Another potentially tricky bug that is common in object-oriented game programming is the hidden member variable. A hidden member variable is a variable that has become "hidden" due to a derived class implementing a new variable of the same name. Take a look at Listing 14.1, which contains two classes: Weapon and Bazooka.

Listing 14.1. The Weapon and Bazooka classes.
class Weapon {
  int power;
  int numShots;

  public Weapon() {
    power = 5;
    numShots = 10;

  public void fire() {

class Bazooka : extends Weapon {
  int numShots;

  public Bazooka() {

  public blastEm() {
    numShots -= 2;

The Weapon class defines two member variables: power and numShots. The Bazooka class is derived from Weapon and also implements a numShots member variable, which effectively hides the original numShots inherited from Weapon. The problem with this code is that when the Weapon constructor is called by Bazooka (via the call to super), the hidden numShots variable defined in Weapon is initialized, not the one in Bazooka. Later, when the blastEm method is called in Bazooka, the visible (derived) numShots variable is used, which has been initialized by default to zero. As you can probably imagine, more complex classes with this problem can end up causing some seriously tricky and hard to trace bugs.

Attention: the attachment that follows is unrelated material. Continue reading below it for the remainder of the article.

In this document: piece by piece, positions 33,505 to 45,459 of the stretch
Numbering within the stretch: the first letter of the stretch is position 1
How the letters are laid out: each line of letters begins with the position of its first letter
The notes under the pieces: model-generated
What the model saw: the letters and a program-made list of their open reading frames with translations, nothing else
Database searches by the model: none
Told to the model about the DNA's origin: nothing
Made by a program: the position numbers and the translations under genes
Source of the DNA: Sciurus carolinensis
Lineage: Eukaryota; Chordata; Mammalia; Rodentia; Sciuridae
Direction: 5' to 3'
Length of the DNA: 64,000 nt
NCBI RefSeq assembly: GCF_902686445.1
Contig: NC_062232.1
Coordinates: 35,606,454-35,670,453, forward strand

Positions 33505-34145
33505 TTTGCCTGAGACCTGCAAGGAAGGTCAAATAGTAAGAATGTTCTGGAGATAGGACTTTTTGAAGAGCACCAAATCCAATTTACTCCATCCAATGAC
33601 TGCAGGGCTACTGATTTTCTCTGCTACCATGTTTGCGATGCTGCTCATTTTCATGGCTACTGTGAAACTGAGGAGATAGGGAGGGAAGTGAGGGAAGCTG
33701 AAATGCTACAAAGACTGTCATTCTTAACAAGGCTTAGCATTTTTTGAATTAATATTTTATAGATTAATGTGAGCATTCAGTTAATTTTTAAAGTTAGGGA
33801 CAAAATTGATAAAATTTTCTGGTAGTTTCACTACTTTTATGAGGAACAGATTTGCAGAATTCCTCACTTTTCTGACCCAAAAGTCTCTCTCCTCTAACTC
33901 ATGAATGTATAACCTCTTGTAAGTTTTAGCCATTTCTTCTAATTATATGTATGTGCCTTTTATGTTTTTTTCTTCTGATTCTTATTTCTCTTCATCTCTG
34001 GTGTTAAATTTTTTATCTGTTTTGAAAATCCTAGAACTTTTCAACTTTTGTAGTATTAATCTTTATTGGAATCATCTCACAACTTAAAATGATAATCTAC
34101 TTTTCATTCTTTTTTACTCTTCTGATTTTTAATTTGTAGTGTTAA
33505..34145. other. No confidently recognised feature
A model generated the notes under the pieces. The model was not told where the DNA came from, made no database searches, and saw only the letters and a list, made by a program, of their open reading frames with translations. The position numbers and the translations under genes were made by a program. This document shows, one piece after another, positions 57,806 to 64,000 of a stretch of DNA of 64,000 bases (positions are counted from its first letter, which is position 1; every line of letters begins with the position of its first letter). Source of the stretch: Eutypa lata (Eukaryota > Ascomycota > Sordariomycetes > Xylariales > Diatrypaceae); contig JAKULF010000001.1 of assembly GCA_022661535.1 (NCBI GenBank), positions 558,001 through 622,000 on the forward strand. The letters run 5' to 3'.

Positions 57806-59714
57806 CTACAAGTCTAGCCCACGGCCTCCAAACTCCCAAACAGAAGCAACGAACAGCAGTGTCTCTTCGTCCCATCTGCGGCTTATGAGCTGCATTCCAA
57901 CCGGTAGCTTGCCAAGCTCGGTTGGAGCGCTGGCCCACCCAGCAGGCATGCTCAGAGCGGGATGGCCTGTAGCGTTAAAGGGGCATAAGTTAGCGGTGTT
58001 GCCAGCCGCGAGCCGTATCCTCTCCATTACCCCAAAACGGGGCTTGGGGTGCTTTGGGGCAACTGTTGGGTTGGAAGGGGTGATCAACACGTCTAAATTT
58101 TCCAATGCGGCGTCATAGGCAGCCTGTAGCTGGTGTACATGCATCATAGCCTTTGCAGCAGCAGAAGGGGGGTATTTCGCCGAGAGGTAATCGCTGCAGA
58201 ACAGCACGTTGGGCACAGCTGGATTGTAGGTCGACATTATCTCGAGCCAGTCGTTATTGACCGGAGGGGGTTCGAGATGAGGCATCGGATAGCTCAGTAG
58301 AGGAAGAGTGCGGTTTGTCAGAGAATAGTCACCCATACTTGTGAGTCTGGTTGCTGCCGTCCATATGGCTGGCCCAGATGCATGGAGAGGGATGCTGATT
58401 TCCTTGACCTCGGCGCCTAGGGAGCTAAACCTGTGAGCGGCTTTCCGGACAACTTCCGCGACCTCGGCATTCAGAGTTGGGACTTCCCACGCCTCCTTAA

The solution to the problem is to simply make sure that you never hide variables. That doesn't mean that there aren't a few isolated circumstances in which you might want to use variable hiding on purpose; just keep in mind the risks involved in doing so.